It’s opening night in the NBA. One of the season’s biggest questions is will fans be allowed in the arena. As of now only four teams are allowing fans inside in a limited fashion: the Toronto Raptors (playing in Tampa) Utah Jazz, Orlando Magic and the Cleveland Cavs. The Heat said no fans for the season opener, a noon game on Christmas Day. But after that, we don’t know. Miami Heat fans should learn soon if they will be allowed inside the arena. The answer should be yes but the question is just how many?
In Utah, 1500 fans will be allowed in the lower bowl. The Cleveland situation, like most things related to Cleveland, is a joke. A paltry 300 fans are allowed to attend. But Florida, well, Florida is another story.
If you didn’t know, the Raptors are playing Home games in Tampa this season because Canada doesn’t want Americans on their soil.
In Tampa, 3,800 fans will be allowed to attend games, not bad. In Orlando, the situation is even better for fans with 4,000 allowed inside. The Miami Heat should settle on a number similar and let 4000 fans inside.
Miami Heat Fans Inside
It’s understandable why someone wouldn’t want to attend a sporting event inside, and there’s a perfect solution for those fans: don’t go. If we can eat inside restaurants and crawl around retail and supermarkets, we can attend a socially distanced Heat game with the same protocols, wear a mask and chill. We have a banner to raise damnit.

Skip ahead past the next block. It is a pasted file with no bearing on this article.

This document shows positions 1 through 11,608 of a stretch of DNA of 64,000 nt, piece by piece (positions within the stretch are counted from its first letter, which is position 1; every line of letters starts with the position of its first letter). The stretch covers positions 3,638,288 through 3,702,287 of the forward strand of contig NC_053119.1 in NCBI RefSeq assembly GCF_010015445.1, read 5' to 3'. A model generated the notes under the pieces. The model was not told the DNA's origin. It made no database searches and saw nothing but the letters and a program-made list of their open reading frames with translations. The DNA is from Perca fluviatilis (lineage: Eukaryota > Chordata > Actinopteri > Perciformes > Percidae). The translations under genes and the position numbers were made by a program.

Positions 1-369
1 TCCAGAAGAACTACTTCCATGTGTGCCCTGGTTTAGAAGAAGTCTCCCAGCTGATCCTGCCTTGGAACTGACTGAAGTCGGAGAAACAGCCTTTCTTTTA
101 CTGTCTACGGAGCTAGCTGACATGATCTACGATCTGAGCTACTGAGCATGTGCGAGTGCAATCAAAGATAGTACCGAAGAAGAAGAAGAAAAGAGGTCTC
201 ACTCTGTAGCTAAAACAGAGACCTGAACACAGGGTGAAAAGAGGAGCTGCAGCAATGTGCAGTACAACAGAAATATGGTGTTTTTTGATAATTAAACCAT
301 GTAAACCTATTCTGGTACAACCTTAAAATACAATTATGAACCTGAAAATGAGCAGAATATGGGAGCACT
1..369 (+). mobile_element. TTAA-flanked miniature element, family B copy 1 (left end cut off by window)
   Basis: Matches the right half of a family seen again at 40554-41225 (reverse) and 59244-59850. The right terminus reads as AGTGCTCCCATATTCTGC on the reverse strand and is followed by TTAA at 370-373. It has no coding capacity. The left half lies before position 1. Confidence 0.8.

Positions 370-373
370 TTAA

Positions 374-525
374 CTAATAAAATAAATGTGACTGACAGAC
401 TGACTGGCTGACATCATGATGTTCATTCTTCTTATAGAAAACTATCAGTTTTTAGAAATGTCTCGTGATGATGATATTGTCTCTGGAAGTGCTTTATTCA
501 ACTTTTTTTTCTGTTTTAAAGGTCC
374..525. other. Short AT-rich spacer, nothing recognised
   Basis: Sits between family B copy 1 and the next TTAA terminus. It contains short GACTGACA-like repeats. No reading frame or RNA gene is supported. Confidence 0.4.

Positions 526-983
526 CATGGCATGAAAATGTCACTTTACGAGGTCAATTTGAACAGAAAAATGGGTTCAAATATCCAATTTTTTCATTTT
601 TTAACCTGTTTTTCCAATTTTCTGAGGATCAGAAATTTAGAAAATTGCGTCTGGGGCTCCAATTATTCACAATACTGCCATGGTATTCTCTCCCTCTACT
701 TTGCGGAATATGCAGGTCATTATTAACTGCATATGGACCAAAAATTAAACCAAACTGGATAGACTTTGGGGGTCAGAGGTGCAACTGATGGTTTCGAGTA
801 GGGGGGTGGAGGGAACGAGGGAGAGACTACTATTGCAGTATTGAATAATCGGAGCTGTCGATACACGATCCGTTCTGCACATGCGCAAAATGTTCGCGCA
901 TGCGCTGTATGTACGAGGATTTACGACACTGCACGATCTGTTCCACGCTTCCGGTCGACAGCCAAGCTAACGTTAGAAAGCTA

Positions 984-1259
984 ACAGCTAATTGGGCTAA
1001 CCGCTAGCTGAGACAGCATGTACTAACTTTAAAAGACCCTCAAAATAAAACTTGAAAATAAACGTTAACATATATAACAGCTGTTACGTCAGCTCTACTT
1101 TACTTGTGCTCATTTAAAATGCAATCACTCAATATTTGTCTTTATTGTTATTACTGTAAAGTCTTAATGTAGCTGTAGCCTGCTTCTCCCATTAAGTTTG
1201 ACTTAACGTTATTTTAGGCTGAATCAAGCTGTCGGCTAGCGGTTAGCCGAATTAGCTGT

You know the 305 deserve inside for that.
Moreover, if we can go to school inside or fly on a plane, there is no reason why 4000 Miami Heat fans can not enjoy a live game. Yeah, Miami-Dade County has the highest COVID numbers in the state, but still, it’s a big, big arena, and sitting let’s say 10 feet apart will totally keep us safe.
The virus is airborne but it doesn’t have wings. It dissipates into nothing after a few feet in the air. Plus, vaccines are here.
We are defending Eastern Conference champs. Let us see our home squad, if we want. If you don’t want to go, don’t.
Let’s take advantage of Florida’s relatively loose COVID policies. Who cares what other states think. Deep down, sitting in their frost bitten cities and liberal states, they will feel only jealousy witnessing Miami Heat fans cheering on one of the best teams in the league.